From the very beginning to the end of Life Studies, the contemplation upon human existence remains the central theme. One of the most important topics throughout the book is the position of man in the world—whether one is fixedly related to some pre-established larger system, for instance, the Chain of Being decreed by God, or individuals are rather accidentally thrown into the world, independent in separate specific situations. To Lowell, an apparent deviation from tradition and religious belief to particular and personal experience is presented in Life Studies. In the first poem of the book, “Beyond the Alps”, loss of the sense of belonging is expressed through the transition between two landscapes—Rome and Paris: “…I watched our Paris pullman lunge/mooning across the fallow Alpine snow. O bella Roma! … Life changed to landscape. Much against my will/I left the City of God where it belongs” (Lowell, 1964: p. 3). By leaving Rome the city of Christianity for Paris the secular city of art, the poet loses his faith in melancholy. The moving train continues to convey the symbolic meaning in the latter part of the poem, “Our mountain-climbing train had come to earth” (4), indicating that the poet’s mind has descended to the earthly matters in human life instead of the eternal divine dogmas. The waning faith is also strengthened by the poet’s mock of the “holy father” whose “electric razor purred, his pet canary chirped on his left hand” (4). The absurd image of the holy father and “the monstrous human crush” (4) embody a sense of absurdity and horror of losing faith.

Lowell’s transition to a more personal concern—as implied in the metaphor of the journey from Rome to Paris—draws on the general ideological atmosphere of atheistic existentialism in the mid-twentieth century. Sartre once claimed the denial of God by quoting Dostoyevsky’s words: “God does not exist, everything is permissible. This is the starting point of existentialism…man is consequently abandoned, for he cannot find anything to rely on—neither within nor without” (Sartre, 2007: pp. 28-29). It would be arbitrary to assert that Lowell completely abandoned his belief like Sartre, but his movement from a close attachment to tradition to a more private, specific experience proves to be clear in his literary criticism. He once told the interviewer that “A lot of poetry seems good in the tradition but just doesn’t move me very much because it doesn’t have personal vibrance to it” (Lowell, 1988: p. 72). When he composes Life Studies he had forced himself “into a revolutionary style” which allowed him to depart from traditional forms and express freely personal feelings (Axelrod, 1978: p. 86).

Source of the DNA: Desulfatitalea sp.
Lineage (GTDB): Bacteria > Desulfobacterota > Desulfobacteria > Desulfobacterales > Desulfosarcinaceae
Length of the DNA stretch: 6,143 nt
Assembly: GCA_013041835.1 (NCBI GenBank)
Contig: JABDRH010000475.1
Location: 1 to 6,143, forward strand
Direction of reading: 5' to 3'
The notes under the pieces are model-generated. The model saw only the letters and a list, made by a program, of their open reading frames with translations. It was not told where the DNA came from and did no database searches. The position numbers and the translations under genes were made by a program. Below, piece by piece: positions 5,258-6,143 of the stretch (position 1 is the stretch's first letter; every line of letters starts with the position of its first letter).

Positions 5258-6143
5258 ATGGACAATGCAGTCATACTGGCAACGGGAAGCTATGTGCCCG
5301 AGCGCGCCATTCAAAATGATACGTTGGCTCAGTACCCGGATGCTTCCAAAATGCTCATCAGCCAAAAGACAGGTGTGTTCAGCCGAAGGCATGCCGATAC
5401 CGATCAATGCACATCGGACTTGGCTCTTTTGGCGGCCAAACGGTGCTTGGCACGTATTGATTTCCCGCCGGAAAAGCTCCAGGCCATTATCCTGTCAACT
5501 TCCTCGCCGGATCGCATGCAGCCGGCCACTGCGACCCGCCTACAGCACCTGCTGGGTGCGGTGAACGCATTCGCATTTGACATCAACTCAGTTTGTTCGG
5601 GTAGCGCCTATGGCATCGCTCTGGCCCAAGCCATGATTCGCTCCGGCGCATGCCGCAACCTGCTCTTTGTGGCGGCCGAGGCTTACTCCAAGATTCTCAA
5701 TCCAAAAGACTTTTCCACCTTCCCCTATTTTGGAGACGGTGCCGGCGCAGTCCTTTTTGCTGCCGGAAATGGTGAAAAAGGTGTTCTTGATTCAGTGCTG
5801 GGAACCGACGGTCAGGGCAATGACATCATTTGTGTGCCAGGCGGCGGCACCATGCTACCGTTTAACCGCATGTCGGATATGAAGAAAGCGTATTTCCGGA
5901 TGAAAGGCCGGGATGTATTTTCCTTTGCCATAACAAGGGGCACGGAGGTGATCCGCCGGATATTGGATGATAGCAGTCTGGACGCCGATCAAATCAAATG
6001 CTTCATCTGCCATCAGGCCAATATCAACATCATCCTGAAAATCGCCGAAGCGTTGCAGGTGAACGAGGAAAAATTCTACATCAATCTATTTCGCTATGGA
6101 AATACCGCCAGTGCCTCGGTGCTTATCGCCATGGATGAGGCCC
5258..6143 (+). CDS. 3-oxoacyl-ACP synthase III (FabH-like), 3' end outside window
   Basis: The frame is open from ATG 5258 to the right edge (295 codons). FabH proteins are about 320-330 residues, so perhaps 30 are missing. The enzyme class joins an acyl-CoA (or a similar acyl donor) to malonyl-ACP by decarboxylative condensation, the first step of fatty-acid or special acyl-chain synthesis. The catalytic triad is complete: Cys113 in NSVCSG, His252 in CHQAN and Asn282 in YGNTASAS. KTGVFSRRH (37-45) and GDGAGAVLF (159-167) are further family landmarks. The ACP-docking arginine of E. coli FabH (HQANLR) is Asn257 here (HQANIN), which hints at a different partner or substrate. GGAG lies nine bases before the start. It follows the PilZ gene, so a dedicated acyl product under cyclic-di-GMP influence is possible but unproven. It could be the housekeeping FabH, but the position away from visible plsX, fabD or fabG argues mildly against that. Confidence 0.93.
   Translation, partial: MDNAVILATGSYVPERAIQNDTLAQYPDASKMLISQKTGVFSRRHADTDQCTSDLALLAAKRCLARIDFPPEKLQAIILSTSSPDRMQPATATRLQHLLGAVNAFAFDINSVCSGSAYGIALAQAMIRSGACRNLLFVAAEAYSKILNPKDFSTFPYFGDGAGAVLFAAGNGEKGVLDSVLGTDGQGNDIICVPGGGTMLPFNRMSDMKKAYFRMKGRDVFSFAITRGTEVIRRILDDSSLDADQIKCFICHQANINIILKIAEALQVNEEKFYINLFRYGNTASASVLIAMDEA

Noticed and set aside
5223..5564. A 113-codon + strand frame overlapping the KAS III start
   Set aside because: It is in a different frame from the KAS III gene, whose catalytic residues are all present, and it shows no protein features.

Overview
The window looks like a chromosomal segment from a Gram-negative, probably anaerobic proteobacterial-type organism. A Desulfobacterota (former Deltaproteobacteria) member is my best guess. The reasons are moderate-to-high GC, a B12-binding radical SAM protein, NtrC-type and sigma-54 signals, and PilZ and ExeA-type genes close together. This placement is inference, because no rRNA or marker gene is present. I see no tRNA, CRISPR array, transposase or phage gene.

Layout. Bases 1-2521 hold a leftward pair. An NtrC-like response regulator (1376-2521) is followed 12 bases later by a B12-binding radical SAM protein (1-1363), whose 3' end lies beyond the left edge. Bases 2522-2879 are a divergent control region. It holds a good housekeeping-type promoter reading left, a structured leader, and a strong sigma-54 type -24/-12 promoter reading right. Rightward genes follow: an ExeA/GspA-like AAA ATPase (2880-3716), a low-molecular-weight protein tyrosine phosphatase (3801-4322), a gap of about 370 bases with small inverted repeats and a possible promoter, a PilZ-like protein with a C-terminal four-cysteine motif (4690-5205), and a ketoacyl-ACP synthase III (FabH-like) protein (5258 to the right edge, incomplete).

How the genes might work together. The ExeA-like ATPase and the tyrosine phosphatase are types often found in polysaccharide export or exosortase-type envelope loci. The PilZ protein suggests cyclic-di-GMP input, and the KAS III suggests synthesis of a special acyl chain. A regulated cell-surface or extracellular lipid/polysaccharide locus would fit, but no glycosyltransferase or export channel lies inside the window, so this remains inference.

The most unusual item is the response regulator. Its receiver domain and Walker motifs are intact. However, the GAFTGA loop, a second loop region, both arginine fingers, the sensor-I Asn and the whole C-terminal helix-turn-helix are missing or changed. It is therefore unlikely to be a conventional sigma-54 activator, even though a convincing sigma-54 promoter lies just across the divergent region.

Under the horror of losing faith and tradition, Lowell in the last lines of “Beyond the Alps”proposes to seek “the blear-eyed ego kicking in my berth” (4), conveying the idea that the individual’s existence is a moving, unstable state separate from the others. In existentialist terms, each individual man’s “real person as an isolated molecule is separated from all others by an absolute vacuum and his personality-matter, as the object that he is, is subjected to the shifting laws of exteriority, as a perverse and demoniac interiority” (Sartre, 2004: p. 199). In the world which by itself is purposeless and thus absurd, man is easily inclined into a state of loneliness and hollowness. In Life Studies, “hollow” frequently appears to depict the poet’s feeling when interacting with parents and friends. In part two of Life Studies, an autobiographical prose titled“91 Revere Street”, Lowell recalls his experience in childhood, among which the depiction of his parents’ disastrous marriage covers the most significant length. Strategies of using sounds enhance the effect of the prose, generating a noisy, troublesome but lonely atmosphere:

“Weelawaugh, we-ee-eeelawaugh, weelawaugh,” shrilled Mother’s high voice. “But-and, but-and, but-and!” Father’s low mumble would drone in answer. Though I couldn’t be sure that I had caught the meaning of the words, I followed the sounds as though they were a movie. I felt drenched in my parents’ passions (19).

The misunderstanding among family members suggests the lonely nature of human condition. Unable to comprehend his parents’ quarrels, the child, who is supposed to be integrated into the family unit, sees the others from the perspective of an absolute outsider as if they were a movie. Lowell describes the feeling most of the time during childhood as “majestic, hollow boredom” and 91 Revere Street as “the setting for those arthritic spiritual pains” (19). The child feels so lonely and uneasy with his parents that he “felt at home” (21) in the house of his closest friend Eric Burckhard, the son of a professor at Harvard. His affinity with the Burckhards was even “intensified” when he discovered his mother was “always ill at ease with them” (21).